Transient Symptomatic Zinc Deficiency in a Breast-fed Preterm Infant
Article first published online: 23 OCT 2007
Volume 24, Issue 5, pages 536–540, September/October 2007
How to Cite
Kiechl-Kohlendorfer, U., Fink, F.-M. and Steichen-Gersdorf, E. (2007), Transient Symptomatic Zinc Deficiency in a Breast-fed Preterm Infant. Pediatric Dermatology, 24: 536–540. doi: 10.1111/j.1525-1470.2007.00512.x
- Issue published online: 23 OCT 2007
- Article first published online: 23 OCT 2007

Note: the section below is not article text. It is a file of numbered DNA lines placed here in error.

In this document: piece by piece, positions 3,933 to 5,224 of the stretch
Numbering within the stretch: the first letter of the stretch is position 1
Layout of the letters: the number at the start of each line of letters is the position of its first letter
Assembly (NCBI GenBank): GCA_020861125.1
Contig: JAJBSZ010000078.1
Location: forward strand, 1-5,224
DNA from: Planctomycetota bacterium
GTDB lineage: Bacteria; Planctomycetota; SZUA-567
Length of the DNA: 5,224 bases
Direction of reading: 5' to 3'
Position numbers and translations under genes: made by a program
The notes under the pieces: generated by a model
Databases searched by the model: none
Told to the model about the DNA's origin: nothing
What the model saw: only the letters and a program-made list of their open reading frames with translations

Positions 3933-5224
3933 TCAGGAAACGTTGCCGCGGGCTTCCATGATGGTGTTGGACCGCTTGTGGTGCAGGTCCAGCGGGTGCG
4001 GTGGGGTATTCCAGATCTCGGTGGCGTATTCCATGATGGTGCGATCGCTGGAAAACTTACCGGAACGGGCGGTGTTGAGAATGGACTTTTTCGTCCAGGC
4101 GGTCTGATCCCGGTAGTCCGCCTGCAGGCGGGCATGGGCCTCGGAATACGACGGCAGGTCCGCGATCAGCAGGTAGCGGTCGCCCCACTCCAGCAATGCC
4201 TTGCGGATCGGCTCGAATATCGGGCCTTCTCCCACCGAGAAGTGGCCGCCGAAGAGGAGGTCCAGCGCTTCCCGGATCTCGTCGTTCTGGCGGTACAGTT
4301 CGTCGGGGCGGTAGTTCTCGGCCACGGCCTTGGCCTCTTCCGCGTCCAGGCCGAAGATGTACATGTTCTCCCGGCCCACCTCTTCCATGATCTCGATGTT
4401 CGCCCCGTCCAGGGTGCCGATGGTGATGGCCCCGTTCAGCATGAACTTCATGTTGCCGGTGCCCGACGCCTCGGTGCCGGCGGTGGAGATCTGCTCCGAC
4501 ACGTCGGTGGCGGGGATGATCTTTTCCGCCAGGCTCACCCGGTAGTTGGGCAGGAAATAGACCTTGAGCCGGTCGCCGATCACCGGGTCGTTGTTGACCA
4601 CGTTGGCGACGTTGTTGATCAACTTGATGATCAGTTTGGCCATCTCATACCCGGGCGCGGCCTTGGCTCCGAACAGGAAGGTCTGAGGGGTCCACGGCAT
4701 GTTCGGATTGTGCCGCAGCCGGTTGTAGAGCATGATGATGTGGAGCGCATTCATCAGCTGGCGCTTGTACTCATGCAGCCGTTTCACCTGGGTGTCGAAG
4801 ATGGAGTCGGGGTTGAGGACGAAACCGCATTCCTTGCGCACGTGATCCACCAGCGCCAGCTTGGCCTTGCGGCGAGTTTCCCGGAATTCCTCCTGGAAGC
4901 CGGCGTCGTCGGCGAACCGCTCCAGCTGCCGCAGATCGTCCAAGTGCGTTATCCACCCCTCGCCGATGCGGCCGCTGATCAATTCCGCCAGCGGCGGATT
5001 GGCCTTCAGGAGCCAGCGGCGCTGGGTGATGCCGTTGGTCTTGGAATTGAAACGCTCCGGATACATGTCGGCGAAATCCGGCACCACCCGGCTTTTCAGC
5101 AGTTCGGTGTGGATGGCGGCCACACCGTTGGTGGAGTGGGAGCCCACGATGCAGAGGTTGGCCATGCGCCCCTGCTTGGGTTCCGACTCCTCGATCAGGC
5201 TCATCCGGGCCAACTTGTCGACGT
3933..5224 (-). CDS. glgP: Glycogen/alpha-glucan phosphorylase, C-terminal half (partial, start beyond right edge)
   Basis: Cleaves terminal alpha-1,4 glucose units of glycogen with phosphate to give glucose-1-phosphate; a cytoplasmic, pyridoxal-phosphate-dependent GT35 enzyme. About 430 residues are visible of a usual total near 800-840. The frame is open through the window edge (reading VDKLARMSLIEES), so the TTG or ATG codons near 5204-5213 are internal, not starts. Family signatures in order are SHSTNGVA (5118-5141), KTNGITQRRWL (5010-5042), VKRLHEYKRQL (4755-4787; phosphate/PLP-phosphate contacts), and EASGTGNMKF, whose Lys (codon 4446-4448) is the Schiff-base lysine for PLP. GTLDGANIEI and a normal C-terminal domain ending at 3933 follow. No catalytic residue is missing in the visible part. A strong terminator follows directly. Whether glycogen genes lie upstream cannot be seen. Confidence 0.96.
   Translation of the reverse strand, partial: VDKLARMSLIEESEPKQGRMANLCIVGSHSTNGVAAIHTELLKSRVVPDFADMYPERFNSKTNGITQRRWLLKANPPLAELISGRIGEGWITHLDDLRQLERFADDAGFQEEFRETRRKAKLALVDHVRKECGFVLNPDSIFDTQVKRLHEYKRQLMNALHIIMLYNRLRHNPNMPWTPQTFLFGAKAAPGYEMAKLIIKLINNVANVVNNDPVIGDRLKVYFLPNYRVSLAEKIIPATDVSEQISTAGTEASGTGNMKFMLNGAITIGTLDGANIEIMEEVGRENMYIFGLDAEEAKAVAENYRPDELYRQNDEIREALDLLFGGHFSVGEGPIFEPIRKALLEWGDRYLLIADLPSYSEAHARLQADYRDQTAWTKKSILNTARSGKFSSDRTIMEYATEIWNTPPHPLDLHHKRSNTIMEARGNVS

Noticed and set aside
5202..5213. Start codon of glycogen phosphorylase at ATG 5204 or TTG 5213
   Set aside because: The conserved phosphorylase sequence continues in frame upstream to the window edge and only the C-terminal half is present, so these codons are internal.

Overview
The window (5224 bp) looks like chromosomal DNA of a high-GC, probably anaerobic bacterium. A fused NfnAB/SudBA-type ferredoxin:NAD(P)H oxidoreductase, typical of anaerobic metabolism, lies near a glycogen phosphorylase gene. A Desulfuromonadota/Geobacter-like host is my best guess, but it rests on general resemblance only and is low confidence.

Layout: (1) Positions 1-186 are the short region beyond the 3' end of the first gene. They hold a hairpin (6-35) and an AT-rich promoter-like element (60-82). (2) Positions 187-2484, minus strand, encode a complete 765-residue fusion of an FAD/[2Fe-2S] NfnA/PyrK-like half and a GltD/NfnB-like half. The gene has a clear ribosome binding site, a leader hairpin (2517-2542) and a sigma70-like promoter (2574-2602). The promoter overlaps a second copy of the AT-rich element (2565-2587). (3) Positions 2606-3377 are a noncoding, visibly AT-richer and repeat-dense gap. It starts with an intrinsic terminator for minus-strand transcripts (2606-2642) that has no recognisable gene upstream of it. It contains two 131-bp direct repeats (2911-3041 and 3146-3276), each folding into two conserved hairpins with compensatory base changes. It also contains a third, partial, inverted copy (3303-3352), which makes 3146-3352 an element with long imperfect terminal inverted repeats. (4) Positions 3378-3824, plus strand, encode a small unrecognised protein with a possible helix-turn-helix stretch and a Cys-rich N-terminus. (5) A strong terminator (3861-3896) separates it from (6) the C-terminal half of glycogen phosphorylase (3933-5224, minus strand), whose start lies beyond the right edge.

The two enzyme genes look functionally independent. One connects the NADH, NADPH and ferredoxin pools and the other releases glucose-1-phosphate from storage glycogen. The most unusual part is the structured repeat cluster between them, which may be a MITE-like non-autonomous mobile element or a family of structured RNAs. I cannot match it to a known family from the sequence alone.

Abstract: Transient, symptomatic zinc deficiency in breast-fed, low-birthweight infants is a rare, but probably underrecognized disorder hallmarked by periorificial and acral dermatitis. Unlike in acrodermatitis enteropathica, symptoms disappear when nursing ends. We report a breast-fed, preterm infant with demarcated, erythematous, and exudative patches with overlying crusts on the perioral, perianal, and acral areas. Laboratory investigations revealed lowered zinc levels in the infant’s serum, but normal levels in his mother’s milk. Oral zinc supplementation resulted in total clearing of skin lesions within 4 weeks. Our patient’s presentation illustrates the importance of zinc in rapidly growing preterm infants and aims to stimulate awareness for this disorder. Symptomatic zinc deficiency can be easily diagnosed by careful examination and effectively treated with oral zinc substitution.